Course Outline


Lecturer: Gerwin Klein
Email: gerwin.klein at
Phone: +61 2 8306 0491
Office: 521, Level 5, Building L5
Consultations: by appointment

Course Goal

To educate students in advanced topics in software verification. Topics include higher order logic, natural deduction, lambda calculus, term rewriting, data types and recursive functions, induction principles, calculational reasoning, mathematical proofs, decision procedures for a variety of logical domains, and proofs about programs.

Parallel Teaching


Course Preequisites

The course is intended of 4th year or post graduate students. Second and third year students can participate with permission of the lecturer.

Course Exclusions



  • Lecture: the lecture will cover the following main topics: higher order logic, natural deduction, lambda calculus, term rewriting, data types and recursive functions, induction principles, mathematical proofs, and proofs about programs.
  • Tutorials: there are no tutorials for this lecture
  • Assignments: there will be three assignments. Penalty for late submission of assignments will be 4% (of the worth of the assignment) subtracted from the raw mark per day of being late. In other words, earned marks will be lost. For example, assume an assignment worth 25 marks is marked as 20, but had been submitted two days late. The late penalty will be 2 marks, resulting in a mark of 18 being awarded. No assignments will be accepted later than one week after the deadline.

Preliminary Course Schedule

Week Topic
1 Introduction and Admin, Lambda Calculus
2 Typed Lambda Calculus, Higer-Order Logic
3 Natural Deduction in HOL and Isabelle
4 Term Rewriting
5 Term Rewriting and Functional Programming in Isabelle
6 Sets and Rule Induction
7 Datatypes and Recursion
8 Calculational and Monadic Reasoning
9 Imperative Program Verification and Hoare Logic
10 Separation Logic
11 Proof Carrying Code, Generated Correctness Proofs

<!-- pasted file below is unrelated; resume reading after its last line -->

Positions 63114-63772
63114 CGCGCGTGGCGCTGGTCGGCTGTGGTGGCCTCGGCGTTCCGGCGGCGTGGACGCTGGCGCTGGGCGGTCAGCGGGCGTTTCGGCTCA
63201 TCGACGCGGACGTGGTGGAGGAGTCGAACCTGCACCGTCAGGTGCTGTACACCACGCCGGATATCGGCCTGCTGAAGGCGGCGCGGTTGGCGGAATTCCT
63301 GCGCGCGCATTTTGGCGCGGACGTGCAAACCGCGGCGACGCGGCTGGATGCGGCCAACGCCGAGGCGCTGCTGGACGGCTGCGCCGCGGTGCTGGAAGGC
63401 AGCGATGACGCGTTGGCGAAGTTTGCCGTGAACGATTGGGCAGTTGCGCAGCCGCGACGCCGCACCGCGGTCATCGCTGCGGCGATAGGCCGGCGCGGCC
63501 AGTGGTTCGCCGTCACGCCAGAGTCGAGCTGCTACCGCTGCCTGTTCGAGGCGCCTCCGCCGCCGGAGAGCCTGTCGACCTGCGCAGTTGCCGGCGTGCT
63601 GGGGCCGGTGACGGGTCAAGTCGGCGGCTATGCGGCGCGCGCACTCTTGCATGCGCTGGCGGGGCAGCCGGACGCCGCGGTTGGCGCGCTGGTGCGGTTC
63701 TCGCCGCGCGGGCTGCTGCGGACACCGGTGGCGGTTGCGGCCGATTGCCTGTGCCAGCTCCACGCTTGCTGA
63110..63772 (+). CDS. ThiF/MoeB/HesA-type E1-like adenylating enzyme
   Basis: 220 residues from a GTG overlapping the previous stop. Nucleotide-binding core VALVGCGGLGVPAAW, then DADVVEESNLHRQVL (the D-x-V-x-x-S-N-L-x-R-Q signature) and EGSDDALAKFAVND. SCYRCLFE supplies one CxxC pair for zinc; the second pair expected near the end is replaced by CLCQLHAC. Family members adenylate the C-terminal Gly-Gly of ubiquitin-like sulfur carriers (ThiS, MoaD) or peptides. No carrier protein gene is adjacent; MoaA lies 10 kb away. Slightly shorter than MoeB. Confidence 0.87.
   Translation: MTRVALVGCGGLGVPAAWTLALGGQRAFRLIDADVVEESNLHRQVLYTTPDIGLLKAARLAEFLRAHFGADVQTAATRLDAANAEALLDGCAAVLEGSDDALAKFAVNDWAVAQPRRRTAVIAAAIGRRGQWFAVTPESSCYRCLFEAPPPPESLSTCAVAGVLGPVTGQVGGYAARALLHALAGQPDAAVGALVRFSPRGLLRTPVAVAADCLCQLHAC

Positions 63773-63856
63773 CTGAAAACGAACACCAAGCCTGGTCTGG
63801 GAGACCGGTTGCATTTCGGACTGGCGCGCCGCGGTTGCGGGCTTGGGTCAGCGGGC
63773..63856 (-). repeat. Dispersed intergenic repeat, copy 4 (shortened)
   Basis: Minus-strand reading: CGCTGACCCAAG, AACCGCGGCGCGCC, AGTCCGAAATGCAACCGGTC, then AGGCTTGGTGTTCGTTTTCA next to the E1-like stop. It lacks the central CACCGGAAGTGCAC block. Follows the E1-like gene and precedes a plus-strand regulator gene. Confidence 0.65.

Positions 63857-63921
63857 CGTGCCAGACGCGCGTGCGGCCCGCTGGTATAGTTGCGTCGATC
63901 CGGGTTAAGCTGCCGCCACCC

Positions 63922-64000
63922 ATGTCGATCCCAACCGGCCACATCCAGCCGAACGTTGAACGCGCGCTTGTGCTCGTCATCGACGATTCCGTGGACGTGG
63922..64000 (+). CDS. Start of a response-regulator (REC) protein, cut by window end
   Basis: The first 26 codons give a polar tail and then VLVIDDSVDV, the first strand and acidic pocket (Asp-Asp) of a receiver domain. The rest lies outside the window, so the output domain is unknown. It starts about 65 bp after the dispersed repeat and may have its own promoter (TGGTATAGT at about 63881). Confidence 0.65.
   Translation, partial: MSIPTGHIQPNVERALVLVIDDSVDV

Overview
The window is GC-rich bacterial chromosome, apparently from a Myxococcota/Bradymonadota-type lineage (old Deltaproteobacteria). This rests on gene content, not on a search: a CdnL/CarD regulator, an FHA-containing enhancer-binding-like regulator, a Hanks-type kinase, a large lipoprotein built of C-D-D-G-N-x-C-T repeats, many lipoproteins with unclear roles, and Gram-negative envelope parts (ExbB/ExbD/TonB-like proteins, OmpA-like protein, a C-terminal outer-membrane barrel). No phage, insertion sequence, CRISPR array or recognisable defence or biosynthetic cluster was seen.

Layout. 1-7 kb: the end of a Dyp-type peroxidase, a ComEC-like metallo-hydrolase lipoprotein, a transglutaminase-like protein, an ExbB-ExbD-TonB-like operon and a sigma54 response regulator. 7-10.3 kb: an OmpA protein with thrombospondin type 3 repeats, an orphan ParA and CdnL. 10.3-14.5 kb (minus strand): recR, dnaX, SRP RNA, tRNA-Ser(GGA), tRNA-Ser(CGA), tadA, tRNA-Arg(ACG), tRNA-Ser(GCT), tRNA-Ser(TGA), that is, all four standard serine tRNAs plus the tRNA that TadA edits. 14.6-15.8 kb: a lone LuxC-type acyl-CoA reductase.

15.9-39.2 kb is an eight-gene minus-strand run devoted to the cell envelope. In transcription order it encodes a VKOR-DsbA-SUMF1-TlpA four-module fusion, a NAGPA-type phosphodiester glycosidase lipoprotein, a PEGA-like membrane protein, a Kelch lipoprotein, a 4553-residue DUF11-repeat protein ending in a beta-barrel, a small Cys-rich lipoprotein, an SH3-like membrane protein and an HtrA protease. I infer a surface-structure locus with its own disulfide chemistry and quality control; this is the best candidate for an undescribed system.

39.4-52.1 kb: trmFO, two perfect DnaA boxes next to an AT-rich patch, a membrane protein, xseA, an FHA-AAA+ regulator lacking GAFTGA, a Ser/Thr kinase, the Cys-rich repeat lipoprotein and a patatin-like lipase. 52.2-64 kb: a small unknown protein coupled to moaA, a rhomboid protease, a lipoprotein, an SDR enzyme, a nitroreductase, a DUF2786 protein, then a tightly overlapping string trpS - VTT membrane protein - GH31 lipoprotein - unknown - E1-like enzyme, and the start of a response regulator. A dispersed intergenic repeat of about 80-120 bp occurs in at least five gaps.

12 Refinement

Course philosophy and teaching strategies

The learning focus in this course is primarily on lectures and assignments. The first two assignments are intended to give early feedback and to test your preparedness for the final exam. While marks are assigned to the assignments, their primary purpose is to give you concrete tasks with deadlines to help you structure your learning.


  • Assignments: There will be three written assignments. Assignment 1 will be due in week 4, assignment 2 in week 7, and assignment 3 in week 10.
  • Exam: The final exam will be a take-home exam with an Isabelle/HOL proof and questions on the lecture material.
  • Final Mark: the class mark consists of the assignments (each 1/3). The arithmetic mean of the class mark and exam mark is used to determine the final mark. To pass the course, a minimum of 40% is necessary in each component. If both the class mark and the exam mark are greater or equal to 40%, the final mark will be (class mark + exam mark) / 2 otherwise minimum ((class mark + exam mark) / 2, 44)

Text and Reference Books

See the page on reading material.

Continual course improvement

Feedback from the last evaluation of this course was positive and we intend to maintain the same style and content. The one not entirely positive aspect of distance education via video link is not part of the course this session.

Further information

  • Students enrolled in this course are expected to attend all classes.
  • Plagiarism policy.
  • The use of School of Computer Science and Engineering computing laboratories is subject to rules described in the Yellow Form, which you acknowledge (electronic) receipt of when you receive your computing account. The Yellow Form also outlines what to do in case illness or misadventure that affects your assessment, and supplementary examinations procedures within the School of Computer Science and Engineering.
  • UNSW Occupational Health and Safety policies and expectations.
  • Equity and Diversity.